If an adversary focused on the fictional Dunder Mifflin office, how could they approach an offensive cyber operation?
We spend a lot of time watching television.
Especially in recent months, with the pandemic shutting down our typical social gatherings, we’re opting for more entertainment on TV, not less. Whether you love it or hate it, television shows capture our attention and dominate much of the “water cooler” talk in the modern, virtual office place.
This got me thinking: what if an adversary attempted to infiltrate one of the fictional offices from a popular television show?
This may end up as a blog series, as there are a few shows I’d like to complete this table-top exercise against. Let me know which show you’d like to see next!
What would happen if an adversary attempted to gain a foothold into Dunder Mifflin, the fictional company featured in “The Office”?
Step #1: Reconnaissance
An adversary would likely start by obtaining a blueprint of the Scranton, Pa., office space. They could gain this by watching the show, scouring the internet or gaining access through a company tour. Andy seems like the perfect character to trick into giving us a personal tour.
Sketching it out, the adversary - let’s call them APT-TV - would likely have the following layout:
At this point, APT-TV would start outlining its goals:
Obtain the financial records from the accounting department
Ransomware Michael’s computer
Not get caught
Based on Open Source Intelligence (OSINT) practices, APT-TV has many options at hand. They’ve seen all 9 seasons of the show and have a solid understanding of what makes each character tick. They’re poised and ready to proceed.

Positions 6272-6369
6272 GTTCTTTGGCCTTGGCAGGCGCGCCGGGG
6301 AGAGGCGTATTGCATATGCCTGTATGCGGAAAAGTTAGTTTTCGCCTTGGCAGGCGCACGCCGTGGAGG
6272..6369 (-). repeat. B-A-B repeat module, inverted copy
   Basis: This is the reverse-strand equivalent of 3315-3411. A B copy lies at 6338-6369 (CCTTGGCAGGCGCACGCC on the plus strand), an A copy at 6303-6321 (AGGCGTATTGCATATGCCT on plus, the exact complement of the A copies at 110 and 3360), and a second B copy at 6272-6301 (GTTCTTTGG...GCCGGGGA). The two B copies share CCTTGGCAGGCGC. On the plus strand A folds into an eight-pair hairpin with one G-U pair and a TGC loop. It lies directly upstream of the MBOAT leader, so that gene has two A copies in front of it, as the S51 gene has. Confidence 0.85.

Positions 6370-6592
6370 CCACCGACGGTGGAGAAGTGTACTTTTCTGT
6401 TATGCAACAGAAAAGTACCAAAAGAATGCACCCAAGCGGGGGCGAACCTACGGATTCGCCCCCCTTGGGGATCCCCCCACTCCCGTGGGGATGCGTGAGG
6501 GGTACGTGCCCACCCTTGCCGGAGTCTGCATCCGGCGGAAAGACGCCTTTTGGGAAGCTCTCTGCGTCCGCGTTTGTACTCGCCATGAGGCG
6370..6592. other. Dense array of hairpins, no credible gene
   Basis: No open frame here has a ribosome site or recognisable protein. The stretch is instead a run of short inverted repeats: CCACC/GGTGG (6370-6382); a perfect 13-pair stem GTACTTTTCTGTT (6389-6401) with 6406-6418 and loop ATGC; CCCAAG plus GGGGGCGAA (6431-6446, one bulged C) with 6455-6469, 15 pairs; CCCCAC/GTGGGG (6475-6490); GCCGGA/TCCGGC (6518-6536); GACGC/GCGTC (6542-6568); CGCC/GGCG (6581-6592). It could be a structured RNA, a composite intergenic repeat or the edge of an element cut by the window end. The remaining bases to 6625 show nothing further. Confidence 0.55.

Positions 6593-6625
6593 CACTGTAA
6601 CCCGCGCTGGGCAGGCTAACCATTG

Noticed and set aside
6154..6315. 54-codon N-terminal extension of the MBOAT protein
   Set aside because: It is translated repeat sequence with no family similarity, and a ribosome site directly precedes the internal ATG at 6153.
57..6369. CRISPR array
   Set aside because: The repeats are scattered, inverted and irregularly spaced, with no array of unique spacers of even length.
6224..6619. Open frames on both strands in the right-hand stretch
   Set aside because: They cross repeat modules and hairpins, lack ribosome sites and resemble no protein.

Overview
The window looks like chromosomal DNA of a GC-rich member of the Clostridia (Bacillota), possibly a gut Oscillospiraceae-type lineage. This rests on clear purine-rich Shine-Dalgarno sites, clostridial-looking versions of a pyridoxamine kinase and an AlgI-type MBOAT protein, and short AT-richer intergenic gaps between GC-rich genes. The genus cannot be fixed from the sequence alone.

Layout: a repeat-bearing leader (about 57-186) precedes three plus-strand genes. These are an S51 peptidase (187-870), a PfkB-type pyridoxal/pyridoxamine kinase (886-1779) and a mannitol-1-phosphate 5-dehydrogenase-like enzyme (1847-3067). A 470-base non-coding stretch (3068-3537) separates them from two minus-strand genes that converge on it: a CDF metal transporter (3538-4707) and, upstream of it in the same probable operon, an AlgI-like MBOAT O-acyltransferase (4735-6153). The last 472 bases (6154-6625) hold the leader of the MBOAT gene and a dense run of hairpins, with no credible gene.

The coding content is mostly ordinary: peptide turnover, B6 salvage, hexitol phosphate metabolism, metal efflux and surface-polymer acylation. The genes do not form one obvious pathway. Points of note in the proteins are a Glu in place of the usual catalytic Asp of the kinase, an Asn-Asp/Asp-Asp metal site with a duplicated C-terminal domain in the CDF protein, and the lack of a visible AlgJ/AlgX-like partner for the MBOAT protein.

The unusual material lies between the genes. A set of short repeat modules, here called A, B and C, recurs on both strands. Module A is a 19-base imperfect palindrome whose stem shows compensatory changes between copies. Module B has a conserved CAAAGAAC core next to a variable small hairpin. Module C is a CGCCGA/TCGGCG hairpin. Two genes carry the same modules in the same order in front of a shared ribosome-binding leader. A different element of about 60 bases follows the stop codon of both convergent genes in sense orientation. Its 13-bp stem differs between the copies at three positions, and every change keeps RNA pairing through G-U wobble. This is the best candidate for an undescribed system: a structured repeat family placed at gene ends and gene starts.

Step #2: Initial access
From watching the show, APT-TV knows that Darryl spends a good chunk of time in the 1st floor warehouse, which has an open garage door to the parking lot. Because he splits his time between the warehouse and the main office, he’s a prime target.
Grabbing a handful of rubber duckies, APT-TV writes a ducky script and compiles a Pneuma implant on each of the USB drives:
This ducky script will:
Pop open a terminal
Switch over to a PowerShell terminal
Execute a hidden command to download and execute the agent connecting to a remote Operator instance over a raw TCP port
Close the terminal to avoid suspicion
It’s time to act: the clock just ticked to 8:30 a.m. and the warehouse staff will begin filtering in within the hour. APT-TV slinks into the parking lot, dropping a few USBs in strategic locations, based on where Darryl tends to park and walk. They are labelled with alluring tags, such as “winning lottery numbers” and “getting workplace comp”.
With the drives dropped, APT-TV sets up shop in the local Chili’s restaurant because the WiFi is strong and it provides a good cover to any attribution attempts later on.
I’m not sure if Dunder Mifflin has an incident response team but let’s say yes.
Step #3: Lateral movement
It’s 9:46 a.m., and APT-TV opens up Operator, checking out the red range:
With an agent stealthily running in the background of Darryl’s Macbook computer, let’s revisit APT-TV’s status:
Now it’s time for the threat actor to move laterally, aiming first to get into the accounting department.
The obvious target is Kevin. Fun-loving guy - but not too bright and has a tendency of browsing to websites that are known to be bloated with viruses. This means there’s likely already an exploited vulnerability waiting for us on his desktop computer, so the first thing to do is an ARP scan (to locate his IP address) followed up with a port scan (to see what ports are wide open). APT-TV opens a reverse shell to Darry’s computer and starts entering the commands: